The Cary Creative Center, located in Cary, North Carolina, is a nonprofit organization that takes the old adage "one man's trash is another man's treasure" to a whole new level. The organization promotes "reuse art" or upcycling, which means they encourage people to use discarded materials that would otherwise be considered trash to create art. People can go to the Cary Creative Center to take adult and children's craft, sewing and art classes, as well as shop for materials and supplies at their material store, or online at their Etsy and eBay stores. The organization also accepts donations of everything from sewing equipment and fine-art supplies to cigar boxes and old and broken costume jewelry.
Heifer International is a nonprofit organization inspired by the "teach a man to fish" philosophy that aims to end world hunger and bring communities together by giving families in need a sustainable source of food and income: livestock. Donors can contribute funds to give impoverished families goats, sheep, cows, chickens and even honeybees, among other creatures. These animals provide families with food and agricultural products like milk, eggs and honey that can be sold or traded. Heifer International also operates on a pay-it-forward business model that the organization calls "Passing on the Gift." This ensures that families who are provided with livestock will pass on their animal's first female offspring to another family in need, as well as share the training they've received from the organization.
Patriot Paws, founded in 2005 in Rockwall, Texas, is a nonprofit that trains puppies and provides service dogs to veterans and other Americans with disabilities, to help them regain their independence. Patriot Paws trains puppies for anywhere between 18 months and two years. First, they're trained by carefully selected inmates via a program with the Texas Department of Criminal Justice, and then are trained and socialized by volunteer puppy raisers who take the dogs into their homes. The organization's staff makes sure to address any behavioral issues and can tailor training to fit different special needs. Veterans and Americans with disabilities can apply to get a service dog through the organization, which then conducts interviews with qualifying applicants and tries to find them a compatible pup.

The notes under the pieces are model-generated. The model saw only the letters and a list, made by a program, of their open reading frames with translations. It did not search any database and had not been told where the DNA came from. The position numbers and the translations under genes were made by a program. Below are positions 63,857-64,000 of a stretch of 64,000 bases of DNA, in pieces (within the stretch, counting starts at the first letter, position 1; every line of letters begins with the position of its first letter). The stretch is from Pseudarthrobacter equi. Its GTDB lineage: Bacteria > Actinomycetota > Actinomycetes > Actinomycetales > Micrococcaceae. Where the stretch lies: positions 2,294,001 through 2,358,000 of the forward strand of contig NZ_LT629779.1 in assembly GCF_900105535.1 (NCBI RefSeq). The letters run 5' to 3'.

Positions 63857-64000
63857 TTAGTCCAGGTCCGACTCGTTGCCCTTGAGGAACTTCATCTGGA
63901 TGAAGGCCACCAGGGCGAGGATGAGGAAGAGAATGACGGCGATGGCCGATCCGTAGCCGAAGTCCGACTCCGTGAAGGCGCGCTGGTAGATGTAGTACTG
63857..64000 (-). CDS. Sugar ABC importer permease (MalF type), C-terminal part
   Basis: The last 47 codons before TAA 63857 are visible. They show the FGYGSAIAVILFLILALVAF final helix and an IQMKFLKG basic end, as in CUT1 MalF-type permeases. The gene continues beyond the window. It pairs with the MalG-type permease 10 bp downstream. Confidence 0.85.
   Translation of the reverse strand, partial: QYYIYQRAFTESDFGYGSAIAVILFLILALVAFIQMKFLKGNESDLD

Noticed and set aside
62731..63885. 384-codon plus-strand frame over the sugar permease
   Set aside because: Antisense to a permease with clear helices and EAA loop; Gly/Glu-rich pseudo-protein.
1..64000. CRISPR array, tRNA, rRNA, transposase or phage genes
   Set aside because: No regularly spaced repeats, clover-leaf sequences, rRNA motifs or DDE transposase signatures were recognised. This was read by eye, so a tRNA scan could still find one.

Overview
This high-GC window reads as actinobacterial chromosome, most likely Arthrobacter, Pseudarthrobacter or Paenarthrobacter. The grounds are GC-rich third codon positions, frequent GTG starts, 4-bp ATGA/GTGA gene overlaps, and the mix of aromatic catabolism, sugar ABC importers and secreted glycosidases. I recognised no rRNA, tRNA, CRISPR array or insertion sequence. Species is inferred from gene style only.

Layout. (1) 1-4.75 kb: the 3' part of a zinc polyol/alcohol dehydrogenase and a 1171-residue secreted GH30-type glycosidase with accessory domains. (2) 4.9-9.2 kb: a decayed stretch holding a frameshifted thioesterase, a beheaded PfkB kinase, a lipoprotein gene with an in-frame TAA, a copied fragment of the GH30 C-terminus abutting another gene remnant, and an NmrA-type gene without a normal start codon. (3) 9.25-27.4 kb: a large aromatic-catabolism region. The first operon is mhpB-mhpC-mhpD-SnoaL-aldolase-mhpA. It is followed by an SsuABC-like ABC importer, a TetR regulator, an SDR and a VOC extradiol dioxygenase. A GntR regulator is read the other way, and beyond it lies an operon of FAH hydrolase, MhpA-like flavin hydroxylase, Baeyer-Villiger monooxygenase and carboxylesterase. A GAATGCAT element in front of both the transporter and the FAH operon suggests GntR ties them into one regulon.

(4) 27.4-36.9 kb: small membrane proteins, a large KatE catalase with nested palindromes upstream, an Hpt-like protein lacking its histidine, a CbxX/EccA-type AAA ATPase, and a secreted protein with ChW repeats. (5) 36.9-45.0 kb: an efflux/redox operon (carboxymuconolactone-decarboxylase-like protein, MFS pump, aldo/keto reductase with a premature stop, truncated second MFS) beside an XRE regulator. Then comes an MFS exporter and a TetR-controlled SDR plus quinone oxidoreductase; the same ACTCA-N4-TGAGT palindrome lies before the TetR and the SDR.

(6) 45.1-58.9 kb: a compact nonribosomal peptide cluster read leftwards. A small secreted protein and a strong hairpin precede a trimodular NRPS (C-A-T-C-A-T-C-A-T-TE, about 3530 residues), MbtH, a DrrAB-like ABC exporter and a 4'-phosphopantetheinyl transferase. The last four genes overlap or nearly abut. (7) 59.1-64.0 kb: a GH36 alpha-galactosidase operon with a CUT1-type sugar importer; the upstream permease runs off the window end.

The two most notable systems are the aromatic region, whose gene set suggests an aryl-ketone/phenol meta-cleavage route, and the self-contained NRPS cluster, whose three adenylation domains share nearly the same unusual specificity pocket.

No, this isn't the smart-thermostat maker owned by Google. Rather, this nonprofit's goal is to help artisans around the world build businesses from their craft in order to empower women, alleviate poverty, promote peace and transform local communities. The nonprofit works directly with artisans, and offers leadership training, design mentorship, language classes and marketing lessons. It also helps to construct new facilities for artisans and give them access to upgraded equipment. Nest believes that by helping these artisans become successful leaders in their communities, they're making an even bigger change. According to the organization's website, "Nest estimates an additional 20 lives touched for every one Nest artisan employed."
Learning Ally is a national nonprofit that helps blind and visually impaired students, as well as students with learning disabilities like dyslexia, get the best education possible. The organization, which initially started in 1948 to record audio books for veterans, now makes audio books and other solutions specifically to help students. It also offers a community support system for parents, teachers and students from kindergarten to 12th grade. In addition, Learning Ally provides resources to help students make the transition to college, so they can succeed on campus.